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October 12, 2020

As COVID-19 continues to impact economies across the world, many industries are still in reactive mode. The manufacturing industry is no different and has already seen a 20-30% drop in demand which is expected to last until 2021, data from the Purchasing Managers' Index by IHS Markit shows. The reason: the definition of essential products has changed and visibility into future demand has been reduced. This has led manufacturing industries across essential and non-essential products to delay or cancel their new product launches and respond to the pandemic by changing their product portfolio. For instance, essential product manufacturers of high-tech medical equipment, disinfectants, and personal protective equipment (PPE) have expanded their product portfolio and set up product development and production facilities to meet the sudden spike in demand. On the other hand, traditional product manufacturers such as those in the aircraft industry are trying to cope with the sudden downfall in demand, while automotive original equipment manufacturers (OEMs) have demonstrated innovation and agility around asset and resource management and re-tooled themselves to manufacture medical components.

As the future remains uncertain for all manufacturers, an immediate knee-jerk reaction to the pandemic is to reduce spend on research and development and innovation and free up cash to sustain current operations. But any changes to expenses need to be deliberated carefully, as any delays in product launches and inappropriate intervention of product portfolios can result in heavy business losses to a company. This is because product development is the only way an organization can improve its financial condition when the market revives.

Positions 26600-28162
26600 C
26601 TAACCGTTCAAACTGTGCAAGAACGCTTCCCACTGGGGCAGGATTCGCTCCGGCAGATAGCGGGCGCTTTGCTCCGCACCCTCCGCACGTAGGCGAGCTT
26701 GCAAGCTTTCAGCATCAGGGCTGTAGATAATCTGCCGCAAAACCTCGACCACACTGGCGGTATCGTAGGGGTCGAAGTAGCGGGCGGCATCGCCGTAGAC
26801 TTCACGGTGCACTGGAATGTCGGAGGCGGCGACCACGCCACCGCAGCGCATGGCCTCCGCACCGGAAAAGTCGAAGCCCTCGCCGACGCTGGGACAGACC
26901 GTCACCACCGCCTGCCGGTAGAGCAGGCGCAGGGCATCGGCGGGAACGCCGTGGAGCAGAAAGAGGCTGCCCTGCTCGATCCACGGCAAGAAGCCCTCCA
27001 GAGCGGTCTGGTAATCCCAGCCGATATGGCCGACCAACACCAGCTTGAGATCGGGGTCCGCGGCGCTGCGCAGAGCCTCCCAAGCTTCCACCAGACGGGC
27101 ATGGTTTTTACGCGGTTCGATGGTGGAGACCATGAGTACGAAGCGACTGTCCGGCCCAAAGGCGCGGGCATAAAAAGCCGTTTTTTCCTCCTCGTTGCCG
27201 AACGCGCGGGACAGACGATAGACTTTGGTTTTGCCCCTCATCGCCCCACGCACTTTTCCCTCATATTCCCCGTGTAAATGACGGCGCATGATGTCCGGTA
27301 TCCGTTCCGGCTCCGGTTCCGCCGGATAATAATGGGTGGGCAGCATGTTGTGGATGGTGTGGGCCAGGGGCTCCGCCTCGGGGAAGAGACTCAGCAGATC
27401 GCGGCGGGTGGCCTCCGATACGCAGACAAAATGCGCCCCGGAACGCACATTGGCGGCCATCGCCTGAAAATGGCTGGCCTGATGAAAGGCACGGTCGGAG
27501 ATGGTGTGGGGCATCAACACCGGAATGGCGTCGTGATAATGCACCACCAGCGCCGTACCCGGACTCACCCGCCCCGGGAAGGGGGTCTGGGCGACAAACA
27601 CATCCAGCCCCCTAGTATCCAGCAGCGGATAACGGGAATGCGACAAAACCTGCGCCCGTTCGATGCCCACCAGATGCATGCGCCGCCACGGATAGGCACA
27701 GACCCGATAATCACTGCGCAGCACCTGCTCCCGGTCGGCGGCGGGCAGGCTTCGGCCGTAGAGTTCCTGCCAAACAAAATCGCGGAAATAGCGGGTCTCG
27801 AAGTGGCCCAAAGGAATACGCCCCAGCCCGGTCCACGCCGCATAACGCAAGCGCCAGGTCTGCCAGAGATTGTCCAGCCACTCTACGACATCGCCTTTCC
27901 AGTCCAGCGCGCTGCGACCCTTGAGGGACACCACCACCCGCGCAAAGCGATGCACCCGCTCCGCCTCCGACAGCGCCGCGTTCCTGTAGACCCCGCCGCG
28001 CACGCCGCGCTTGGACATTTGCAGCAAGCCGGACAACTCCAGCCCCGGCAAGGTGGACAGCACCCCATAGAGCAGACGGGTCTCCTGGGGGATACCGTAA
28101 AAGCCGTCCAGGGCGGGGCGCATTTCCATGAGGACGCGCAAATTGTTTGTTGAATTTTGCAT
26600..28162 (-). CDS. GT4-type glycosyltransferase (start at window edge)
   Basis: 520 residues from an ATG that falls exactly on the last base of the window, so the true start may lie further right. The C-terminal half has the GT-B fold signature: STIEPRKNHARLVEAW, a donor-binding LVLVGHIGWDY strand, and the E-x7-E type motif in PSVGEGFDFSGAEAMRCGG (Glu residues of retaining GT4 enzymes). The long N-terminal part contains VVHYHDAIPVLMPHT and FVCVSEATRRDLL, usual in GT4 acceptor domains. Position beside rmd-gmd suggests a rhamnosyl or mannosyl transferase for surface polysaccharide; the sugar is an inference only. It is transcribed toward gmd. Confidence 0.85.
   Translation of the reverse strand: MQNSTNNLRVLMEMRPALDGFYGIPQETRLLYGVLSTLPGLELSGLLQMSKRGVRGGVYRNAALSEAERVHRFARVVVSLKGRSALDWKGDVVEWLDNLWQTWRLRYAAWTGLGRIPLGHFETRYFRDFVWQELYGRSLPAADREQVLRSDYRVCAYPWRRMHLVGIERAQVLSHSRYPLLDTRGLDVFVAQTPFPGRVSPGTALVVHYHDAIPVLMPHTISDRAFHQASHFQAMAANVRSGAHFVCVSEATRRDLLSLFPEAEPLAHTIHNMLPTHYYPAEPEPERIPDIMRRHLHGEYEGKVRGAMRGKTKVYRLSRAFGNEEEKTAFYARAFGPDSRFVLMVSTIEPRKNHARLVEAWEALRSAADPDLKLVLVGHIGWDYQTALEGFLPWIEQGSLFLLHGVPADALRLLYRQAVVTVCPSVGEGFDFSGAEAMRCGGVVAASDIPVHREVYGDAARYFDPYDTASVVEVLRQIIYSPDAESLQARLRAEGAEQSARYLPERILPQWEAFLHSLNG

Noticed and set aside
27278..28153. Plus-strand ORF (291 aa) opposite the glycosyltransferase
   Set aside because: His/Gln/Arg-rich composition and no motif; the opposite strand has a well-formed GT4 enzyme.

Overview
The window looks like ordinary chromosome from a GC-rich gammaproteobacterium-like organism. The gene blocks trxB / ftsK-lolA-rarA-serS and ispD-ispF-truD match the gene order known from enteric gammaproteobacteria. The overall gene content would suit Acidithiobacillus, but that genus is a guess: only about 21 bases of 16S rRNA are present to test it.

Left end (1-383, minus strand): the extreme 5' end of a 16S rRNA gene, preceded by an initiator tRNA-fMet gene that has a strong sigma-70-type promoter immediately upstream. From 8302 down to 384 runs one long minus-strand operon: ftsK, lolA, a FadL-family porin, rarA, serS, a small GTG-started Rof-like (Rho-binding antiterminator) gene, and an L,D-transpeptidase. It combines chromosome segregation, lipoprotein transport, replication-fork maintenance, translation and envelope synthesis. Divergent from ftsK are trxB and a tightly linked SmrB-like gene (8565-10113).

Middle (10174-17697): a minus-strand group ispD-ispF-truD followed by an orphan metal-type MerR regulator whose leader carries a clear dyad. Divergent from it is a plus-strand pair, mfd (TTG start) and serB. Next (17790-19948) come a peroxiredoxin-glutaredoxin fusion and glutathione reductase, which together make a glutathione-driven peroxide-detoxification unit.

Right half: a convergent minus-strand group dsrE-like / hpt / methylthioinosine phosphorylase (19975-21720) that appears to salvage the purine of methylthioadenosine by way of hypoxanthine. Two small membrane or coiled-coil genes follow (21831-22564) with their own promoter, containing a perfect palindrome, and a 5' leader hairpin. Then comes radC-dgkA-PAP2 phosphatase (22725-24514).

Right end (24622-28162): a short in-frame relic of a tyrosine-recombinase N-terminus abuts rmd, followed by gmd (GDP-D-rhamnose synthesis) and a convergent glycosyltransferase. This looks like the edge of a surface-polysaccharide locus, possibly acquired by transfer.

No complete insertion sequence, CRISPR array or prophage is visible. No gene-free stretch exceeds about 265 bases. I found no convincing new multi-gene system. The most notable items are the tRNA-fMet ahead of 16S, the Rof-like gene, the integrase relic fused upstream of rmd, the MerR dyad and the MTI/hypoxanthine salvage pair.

For manufacturers to gain and sustain competitive advantage, they should draw up their current roadmap to align with the future market needs. And the future of manufacturing is neural, which is defined as an intensely networked set of partners aligned to a common purpose, where the value chains are responsive, adaptive, and personalized, with intelligence built on the ‘edges’ of the network. By embracing neural behaviors, a manufacturer’s product development function can build intelligence in its operations, collaborate with its value chain partners, and be adaptive on the product portfolio needs of the market. 

As Winston Churchill once said, “Never let a good crisis go to waste”, some imperatives in product development can help manufacturing companies to not only sustain focus amid these trying times, but also leverage the current situation as an opportunity to embrace a robust and future-proof business strategy: 

⦁ Virtualize everything possible: This has long been a part of the to-do strategy of research and development (R&D) companies. Though some firms have already made strides in this direction, some are yet to gain ground. The product development domain offers significant opportunities to embrace virtualization for collaboration by adopting it across areas including ideation platforms, design tools, prototyping, and validation through digital twins and augmented and virtual reality.